- It is easier to acquire regulatory approvals, finance, and loans and enter contracts with other Swiss and European companies.
Documents to Prepare When Establishing a Subsidiary in Switzerland
To register a subsidiary in Switzerland, companies require the following documents:
- Articles of association
- A bank-issued certificate stating that capital is deposited
- Declaration of acceptance mentioning the company’s board of directors and auditors
- Resolution of founders
- Company registration certificate
What Business Forms can Switzerland Subsidiaries Take?
The law in Switzerland permits you to set up both partially-owned and wholly-owned subsidiaries. A company can only be called a subsidiary if the parent company owns 50%-99% of the company’s shares.
Subsidiary business in Switzerland can take several forms. However, the following list mentions the most widespread business structures and popular types of Swiss companies appropriate for entrepreneurs.
- Limited partnership
- General partnership
- Swiss limited liability company (GmbH)
- Swiss corporation (AG)
Make sure to consider the tax rates, the registration process, the benefits arising from each subsidiary, etc., before finalizing the type of business form for setting up your Switzerland subsidiary.
Switzerland Subsidiary Laws
To set up a subsidiary in Switzerland, you must comply with the local subsidiary laws as prescribed by the Swiss government.
- The Swiss subsidiary company is officially independent of the foreign parent company. Hence, you require at least one Swiss resident.
- Companies that have members from outside of the EU in subsidiaries in Switzerland require work permits to function.
- Switzerland is not a part of the European Union (EU). Hence, no EU immigration and visa rules apply to the country. You can apply for a residence permit to live and work in Switzerland to run a subsidiary.
- The foreign parent company in Switzerland is not eligible for the debts of the Swiss subsidiary.
- The widespread legal forms of subsidiaries in Switzerland are LLCs or companies limited by shares. After integration, the company should have the statutory minimum company capital in Swiss currency (CHF20,000 for LLCs and CHF100,000 for companies limited by shares).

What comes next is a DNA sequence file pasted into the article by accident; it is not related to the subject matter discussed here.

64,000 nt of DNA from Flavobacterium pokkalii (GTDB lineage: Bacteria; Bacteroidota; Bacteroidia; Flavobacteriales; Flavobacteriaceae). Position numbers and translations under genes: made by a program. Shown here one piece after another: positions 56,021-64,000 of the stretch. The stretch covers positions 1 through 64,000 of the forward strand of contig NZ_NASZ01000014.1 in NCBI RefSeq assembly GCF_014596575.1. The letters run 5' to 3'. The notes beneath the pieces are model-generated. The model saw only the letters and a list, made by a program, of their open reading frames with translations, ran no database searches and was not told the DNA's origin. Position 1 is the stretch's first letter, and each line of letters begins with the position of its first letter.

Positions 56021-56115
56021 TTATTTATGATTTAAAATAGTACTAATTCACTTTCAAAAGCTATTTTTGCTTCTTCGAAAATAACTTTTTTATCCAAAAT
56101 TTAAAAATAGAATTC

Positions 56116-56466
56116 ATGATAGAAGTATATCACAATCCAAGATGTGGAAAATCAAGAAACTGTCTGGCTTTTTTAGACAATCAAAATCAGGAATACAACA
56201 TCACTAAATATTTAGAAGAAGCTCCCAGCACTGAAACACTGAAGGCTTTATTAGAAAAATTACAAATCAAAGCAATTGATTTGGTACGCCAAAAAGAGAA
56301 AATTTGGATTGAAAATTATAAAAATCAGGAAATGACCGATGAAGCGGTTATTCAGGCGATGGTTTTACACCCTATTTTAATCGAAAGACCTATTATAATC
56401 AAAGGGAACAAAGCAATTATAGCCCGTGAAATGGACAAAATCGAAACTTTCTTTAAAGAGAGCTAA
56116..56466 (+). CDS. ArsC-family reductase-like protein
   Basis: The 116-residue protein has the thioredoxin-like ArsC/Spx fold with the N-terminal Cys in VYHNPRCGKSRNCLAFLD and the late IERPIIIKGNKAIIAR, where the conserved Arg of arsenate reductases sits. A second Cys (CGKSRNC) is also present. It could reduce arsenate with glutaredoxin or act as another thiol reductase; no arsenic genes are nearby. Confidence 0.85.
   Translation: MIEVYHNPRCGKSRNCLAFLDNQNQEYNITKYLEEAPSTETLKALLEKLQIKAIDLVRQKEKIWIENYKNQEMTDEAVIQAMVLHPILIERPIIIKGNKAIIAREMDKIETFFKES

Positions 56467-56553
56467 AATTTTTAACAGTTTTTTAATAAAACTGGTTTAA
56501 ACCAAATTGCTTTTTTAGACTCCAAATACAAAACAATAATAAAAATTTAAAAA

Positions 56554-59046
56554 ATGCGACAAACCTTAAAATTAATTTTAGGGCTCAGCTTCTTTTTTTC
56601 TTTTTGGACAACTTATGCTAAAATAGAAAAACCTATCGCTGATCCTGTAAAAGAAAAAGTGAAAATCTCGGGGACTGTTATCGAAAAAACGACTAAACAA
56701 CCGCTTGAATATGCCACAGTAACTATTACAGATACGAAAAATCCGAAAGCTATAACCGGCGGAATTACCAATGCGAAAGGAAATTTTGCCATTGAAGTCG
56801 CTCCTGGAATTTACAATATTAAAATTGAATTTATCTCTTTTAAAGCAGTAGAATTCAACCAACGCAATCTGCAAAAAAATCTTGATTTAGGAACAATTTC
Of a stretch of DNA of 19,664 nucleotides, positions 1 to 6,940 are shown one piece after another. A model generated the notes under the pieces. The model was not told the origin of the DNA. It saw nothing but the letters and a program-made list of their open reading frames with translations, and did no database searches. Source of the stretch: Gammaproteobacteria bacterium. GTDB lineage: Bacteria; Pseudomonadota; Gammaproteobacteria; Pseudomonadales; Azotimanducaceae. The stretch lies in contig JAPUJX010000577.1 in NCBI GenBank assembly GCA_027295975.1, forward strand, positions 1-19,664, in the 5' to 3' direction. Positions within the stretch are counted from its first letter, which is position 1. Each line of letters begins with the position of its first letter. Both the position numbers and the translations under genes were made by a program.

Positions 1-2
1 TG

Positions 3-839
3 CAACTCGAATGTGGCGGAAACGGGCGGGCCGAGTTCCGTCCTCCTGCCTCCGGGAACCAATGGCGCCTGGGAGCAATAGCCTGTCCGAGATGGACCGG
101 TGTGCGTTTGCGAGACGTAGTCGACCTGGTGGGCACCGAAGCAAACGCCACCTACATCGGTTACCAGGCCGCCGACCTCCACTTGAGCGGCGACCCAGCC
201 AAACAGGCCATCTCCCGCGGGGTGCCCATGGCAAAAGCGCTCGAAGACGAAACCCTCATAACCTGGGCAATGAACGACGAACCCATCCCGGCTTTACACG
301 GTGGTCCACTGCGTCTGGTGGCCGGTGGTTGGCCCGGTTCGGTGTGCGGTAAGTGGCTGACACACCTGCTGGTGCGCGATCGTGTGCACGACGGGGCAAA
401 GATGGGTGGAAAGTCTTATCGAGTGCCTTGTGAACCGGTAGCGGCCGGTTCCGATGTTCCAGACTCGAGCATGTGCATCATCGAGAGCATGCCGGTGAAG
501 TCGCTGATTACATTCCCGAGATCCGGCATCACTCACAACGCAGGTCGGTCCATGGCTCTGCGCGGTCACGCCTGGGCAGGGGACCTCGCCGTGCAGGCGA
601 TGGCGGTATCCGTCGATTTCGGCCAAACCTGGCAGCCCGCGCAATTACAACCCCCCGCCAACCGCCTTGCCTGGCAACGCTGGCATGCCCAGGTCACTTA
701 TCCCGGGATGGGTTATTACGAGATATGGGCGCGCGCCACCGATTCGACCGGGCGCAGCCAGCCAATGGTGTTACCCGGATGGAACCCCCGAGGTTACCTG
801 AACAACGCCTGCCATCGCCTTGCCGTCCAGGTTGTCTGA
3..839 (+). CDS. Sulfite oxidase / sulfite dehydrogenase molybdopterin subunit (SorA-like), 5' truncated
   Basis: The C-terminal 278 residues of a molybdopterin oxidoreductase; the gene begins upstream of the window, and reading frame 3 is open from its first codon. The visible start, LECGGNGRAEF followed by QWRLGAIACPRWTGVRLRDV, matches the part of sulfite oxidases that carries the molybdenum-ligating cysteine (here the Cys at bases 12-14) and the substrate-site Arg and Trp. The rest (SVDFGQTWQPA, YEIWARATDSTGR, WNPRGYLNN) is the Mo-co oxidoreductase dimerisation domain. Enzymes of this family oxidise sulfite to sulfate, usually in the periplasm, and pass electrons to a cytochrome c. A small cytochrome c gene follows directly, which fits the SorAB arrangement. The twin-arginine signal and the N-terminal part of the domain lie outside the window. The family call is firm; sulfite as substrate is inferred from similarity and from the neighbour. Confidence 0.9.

Post Incorporation Compliance
Go through the post-incorporation compliance for a foreign subsidiary in Switzerland here.
- Obtain the certificate of incorporation from the Registrar of companies
- Collect the unique company number
- Send all the required details of the shareholders to the Registrar.
- Publish the share certificates to all the shareholders (if it is a public company)
- Onboard an auditor for the company
Taxes on Subsidiaries in Switzerland
A Swiss subsidiary is accountable for the same tax regulations imposed on all domestic enterprises. Government imposes corporate tax at cantonal and federal levels, which can lead to significant differences in the effective tax rates.
- Federal income tax: 7.8% to 8.5%
- At a cantonal level: 11.95% (Zug) to 19.70% (Zurich)
- Value-added tax (VAT): 7.7%
- Capital gains: 0% to 8.5%
Tax Incentives for Businesses Setting Up a Subsidiary in Switzerland
Three different types of companies benefit from Switzerland’s tax incentives and corporate tax relief:
- Management/service companies
- Holding companies
- Auxiliary companies
Firstly, Switzerland’s tax incentives can apply to cantonal, federal, and municipal taxes. A management, holding, or auxiliary company is regarded as either a SARL or SA (Swiss LTD or Swiss PLC, identical equivalents) as a company or foundation.
Other tax incentives include:
- Swiss holding companies are not liable for income tax to the cantons. They have to pay a decreased rate of capital. Usually, the income is taxed at a rate of 7.83% on a federal level.
- The income tax’s rate ranges from 5% to 12%, and it is added with the direct federal tax at a rate of 7.83% levied on the total revenue. Note that the Swiss tax treaty laws may also provide corporation tax relief.
- Tax rates lower than 10% are possible with tax incentives like Swiss tax holidays.
Other Important Considerations
In addition to the legal process of establishing the subsidiary system in Switzerland, companies need to take care of residence permits, insurance, registration with the federal tax administration, and applying for any licenses (if required).
Companies must dedicate time and money to establishing subsidiaries in Switzerland. You have to take care of license requirements in the financial service sector. Other sectors that require licenses include employment agencies, education, health care, public transport, gambling, energy, etc.
How can Multiplier’s Employer of Record Help You Hire & Expand in Switzerland?
Expanding a business, whether it is domestic or foreign, requires capital and time. But abiding by a country’s labor laws and industry standards may prove challenging when setting up a business in a foreign country.
You can use services from a third-party PEO EOR company like Multiplier to easily set up a subsidiary system in Switzerland. Multiplier looks after all the formalities, like onboarding talent, payroll processing, etc., when entering a new market, with no need to set up an entity. Multiplier helps you onboard regional and international talent while guaranteeing adherence to Switzerland’s regulations and labor laws.